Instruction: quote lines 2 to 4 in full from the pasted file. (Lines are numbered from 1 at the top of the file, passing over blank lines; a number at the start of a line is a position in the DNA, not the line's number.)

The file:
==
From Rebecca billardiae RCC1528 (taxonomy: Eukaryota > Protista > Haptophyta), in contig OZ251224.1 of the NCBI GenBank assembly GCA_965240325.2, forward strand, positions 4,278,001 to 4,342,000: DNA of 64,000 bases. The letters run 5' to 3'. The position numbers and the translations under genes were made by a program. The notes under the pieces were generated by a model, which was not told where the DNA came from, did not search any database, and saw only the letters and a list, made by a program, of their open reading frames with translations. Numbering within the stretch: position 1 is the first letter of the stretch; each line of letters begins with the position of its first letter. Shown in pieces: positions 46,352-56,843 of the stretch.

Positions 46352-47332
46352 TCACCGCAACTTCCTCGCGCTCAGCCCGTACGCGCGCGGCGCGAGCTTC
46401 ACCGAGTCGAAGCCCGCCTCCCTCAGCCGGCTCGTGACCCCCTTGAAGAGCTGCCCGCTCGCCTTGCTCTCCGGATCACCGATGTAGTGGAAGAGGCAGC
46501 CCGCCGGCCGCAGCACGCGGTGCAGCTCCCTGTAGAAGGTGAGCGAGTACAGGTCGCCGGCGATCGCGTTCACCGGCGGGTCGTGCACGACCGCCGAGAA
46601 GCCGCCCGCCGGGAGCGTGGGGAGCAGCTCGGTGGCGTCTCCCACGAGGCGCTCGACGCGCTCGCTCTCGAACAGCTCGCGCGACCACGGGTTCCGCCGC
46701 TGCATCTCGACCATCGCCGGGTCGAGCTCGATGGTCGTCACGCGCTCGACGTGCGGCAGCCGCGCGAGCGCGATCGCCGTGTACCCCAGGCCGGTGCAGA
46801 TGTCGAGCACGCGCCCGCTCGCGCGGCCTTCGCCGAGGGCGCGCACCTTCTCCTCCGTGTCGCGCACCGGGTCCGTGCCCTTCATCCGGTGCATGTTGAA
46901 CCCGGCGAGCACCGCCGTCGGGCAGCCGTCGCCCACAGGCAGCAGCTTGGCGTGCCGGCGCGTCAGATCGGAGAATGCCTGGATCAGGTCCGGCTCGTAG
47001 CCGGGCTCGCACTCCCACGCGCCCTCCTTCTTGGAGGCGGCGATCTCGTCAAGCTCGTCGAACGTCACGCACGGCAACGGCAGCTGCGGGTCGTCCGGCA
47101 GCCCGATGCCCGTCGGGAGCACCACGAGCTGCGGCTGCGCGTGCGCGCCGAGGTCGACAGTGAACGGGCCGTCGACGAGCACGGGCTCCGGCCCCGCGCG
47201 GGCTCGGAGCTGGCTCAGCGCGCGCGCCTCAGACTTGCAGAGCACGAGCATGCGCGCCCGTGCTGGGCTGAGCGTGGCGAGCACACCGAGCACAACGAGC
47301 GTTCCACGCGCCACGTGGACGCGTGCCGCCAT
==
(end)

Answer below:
Positions 46352-47332
46352 TCACCGCAACTTCCTCGCGCTCAGCCCGTACGCGCGCGGCGCGAGCTTC
46401 ACCGAGTCGAAGCCCGCCTCCCTCAGCCGGCTCGTGACCCCCTTGAAGAGCTGCCCGCTCGCCTTGCTCTCCGGATCACCGATGTAGTGGAAGAGGCAGC